Anti-cuts, public services

Editorials - March 1995

Editorial comments on the ongoing influence of Stalinism in the British labour movement, the need for a campaign to defend the welfare state, and calling for justice for Mumia Abu-Jamal.

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Questions and answers on the cuts

Stop the cuts

Author: 

Martin Thomas

Q. The Lib/Tory coalition says that the government just has to make social cuts, in the same way as anyone who has "maxed out" their credit cards needs to cut back. Is that true?

A. No. In the first place, there is nothing impossible about the government continuing with a large budget deficit for a while. Governments can't "run out of money" in the same way that households or businesses can.

The "case" for the cuts is built on lies!

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Labour should fight cuts, not manage them

Author: 

Will Sefton and Charlotte Zalens

Local authorities are currently putting the final touches to budgets for 2017-18, which will herald another round of swingeing cuts across the UK. These cuts follow £20 billion cuts to the core government grant made between 2010 and 2015, a 40% real-terms reduction.

A new system of funding based on the retention of Business Rates (NNDR), the tax levied on the basis of the value of business premises, is set to completely replace the block grant. A trial of the scheme involving several councils in the North West and Midlands is set to begin from April.

Both Corbyn and McDonnell know a radical anti-austerity Labour government would face huge challenges in reversing the government’s austerity programme, but they must take a lead now and back the labour movement in fighting back to defend and extend local services.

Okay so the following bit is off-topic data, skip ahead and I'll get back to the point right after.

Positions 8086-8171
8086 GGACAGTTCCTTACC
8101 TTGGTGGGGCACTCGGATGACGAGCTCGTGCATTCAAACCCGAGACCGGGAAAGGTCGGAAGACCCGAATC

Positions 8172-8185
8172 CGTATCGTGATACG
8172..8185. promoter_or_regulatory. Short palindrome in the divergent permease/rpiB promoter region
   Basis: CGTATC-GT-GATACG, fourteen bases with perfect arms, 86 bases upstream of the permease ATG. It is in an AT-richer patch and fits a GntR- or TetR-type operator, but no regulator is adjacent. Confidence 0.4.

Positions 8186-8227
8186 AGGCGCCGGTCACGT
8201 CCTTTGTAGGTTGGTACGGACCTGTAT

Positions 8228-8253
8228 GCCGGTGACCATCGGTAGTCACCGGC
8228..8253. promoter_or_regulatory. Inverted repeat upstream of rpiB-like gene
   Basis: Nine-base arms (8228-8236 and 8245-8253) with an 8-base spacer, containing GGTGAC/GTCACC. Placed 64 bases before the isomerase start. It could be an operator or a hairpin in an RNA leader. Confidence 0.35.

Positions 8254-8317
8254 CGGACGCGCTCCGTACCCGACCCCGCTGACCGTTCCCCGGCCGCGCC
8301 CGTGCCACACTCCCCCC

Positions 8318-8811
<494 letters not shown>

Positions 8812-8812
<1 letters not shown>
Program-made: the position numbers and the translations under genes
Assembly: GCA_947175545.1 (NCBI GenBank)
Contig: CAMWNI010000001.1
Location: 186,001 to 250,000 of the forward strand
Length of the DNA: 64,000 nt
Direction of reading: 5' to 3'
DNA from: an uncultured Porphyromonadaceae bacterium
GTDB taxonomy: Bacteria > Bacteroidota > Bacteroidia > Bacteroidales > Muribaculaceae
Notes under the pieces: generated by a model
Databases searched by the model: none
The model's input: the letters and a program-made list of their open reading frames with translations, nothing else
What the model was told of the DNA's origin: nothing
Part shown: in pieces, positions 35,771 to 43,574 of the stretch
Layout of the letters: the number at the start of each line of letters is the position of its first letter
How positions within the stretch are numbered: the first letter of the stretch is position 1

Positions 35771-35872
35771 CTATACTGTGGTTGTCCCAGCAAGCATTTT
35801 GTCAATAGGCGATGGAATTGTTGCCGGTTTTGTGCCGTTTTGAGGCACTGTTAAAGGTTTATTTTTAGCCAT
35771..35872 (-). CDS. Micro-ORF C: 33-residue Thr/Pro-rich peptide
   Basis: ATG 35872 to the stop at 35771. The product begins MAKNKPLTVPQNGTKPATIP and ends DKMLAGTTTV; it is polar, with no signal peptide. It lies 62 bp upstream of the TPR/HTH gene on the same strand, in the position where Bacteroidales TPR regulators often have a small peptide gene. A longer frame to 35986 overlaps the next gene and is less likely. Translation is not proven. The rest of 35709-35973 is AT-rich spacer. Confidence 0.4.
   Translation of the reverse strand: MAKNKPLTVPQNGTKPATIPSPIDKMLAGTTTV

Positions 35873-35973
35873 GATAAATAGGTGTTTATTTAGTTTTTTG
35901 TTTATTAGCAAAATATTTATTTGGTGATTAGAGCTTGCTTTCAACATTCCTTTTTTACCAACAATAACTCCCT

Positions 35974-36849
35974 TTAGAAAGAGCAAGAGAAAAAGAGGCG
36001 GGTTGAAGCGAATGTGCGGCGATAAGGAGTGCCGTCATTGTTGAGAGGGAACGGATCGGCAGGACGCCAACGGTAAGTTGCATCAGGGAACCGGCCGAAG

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The AWL, Labour and the Left: 

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No refuge in Sunderland

Author: 

Gemma Short

Sunderland may become the first major UK city without any domestic violence refuges for women.

Local charity Wearside Women in Need have been told by Sunderland council they will have their funding cut. The charity warns it won’t be able to continue running their four refuges, accommodating 173 women and 107 children. They also provide the only specialised service in the north east for black women and can provide accommodation for women with severe disabilities.

Sunderland council says it must cut £74 million by 2020, and despite claiming no decisions have been made yet, has told Wearside Women in Need that the £568,000 currently provided will end by June 2017.

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Industrial news in brief

Swedish dockers defend union rights; Durham TAs strike; support Picturehouse workers; Southern guards fight on; Barnet librarians strike.

On 8 November, the Dockworkers’ Union started industrial action, including a ban on overtime, at the Gothenburg terminal which handles 60% of Sweden’s container trade. It has also called for a blockade on traffic redirected from Gothenburg.

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Southern: This Is War